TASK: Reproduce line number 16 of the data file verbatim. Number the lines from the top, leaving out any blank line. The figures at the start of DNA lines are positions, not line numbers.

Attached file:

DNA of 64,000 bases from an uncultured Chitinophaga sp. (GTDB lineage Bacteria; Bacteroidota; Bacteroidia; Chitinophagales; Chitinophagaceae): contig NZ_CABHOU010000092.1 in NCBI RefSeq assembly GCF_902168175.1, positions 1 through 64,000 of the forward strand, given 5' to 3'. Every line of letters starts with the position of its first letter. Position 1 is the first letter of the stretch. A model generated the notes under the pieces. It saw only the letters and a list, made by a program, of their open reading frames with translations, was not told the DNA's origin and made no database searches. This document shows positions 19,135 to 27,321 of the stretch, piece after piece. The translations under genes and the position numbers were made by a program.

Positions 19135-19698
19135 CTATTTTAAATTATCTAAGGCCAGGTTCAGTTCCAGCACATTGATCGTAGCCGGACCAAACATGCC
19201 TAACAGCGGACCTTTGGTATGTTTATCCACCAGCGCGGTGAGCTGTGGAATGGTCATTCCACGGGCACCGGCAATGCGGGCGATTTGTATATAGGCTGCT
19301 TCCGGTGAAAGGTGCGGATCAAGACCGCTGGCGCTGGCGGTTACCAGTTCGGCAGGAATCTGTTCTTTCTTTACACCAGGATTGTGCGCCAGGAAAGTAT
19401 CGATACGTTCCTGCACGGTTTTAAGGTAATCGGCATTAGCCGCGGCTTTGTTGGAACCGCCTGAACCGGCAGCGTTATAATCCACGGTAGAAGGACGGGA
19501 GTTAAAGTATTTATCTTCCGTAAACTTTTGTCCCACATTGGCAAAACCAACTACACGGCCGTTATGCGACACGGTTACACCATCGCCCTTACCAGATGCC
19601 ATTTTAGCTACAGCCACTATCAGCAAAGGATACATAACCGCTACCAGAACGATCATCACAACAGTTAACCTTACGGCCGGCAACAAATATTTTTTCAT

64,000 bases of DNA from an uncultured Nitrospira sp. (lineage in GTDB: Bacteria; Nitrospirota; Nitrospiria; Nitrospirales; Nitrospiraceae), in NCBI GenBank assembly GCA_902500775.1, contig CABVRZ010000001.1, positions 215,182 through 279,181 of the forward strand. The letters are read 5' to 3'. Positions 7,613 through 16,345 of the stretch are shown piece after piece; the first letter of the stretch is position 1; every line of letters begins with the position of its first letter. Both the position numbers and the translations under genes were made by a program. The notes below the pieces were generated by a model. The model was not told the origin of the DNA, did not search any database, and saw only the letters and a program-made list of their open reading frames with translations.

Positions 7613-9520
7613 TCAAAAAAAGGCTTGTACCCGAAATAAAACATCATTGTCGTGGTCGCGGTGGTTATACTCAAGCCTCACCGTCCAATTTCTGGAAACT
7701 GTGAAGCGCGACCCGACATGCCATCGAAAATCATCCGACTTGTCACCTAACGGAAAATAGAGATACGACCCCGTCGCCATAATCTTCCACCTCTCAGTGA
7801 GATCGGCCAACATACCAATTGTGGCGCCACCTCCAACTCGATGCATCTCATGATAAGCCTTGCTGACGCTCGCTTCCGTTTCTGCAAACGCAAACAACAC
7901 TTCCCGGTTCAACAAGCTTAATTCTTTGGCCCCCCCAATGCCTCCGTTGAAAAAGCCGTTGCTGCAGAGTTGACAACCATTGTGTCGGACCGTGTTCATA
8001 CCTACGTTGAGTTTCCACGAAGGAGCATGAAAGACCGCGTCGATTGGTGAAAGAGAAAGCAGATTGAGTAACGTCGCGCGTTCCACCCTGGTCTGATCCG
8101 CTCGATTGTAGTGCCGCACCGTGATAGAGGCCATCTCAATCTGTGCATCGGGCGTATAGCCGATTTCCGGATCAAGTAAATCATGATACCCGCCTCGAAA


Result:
8101 CTCGATTGTAGTGCCGCACCGTGATAGAGGCCATCTCAATCTGTGCATCGGGCGTATAGCCGATTTCCGGATCAAGTAAATCATGATACCCGCCTCGAAA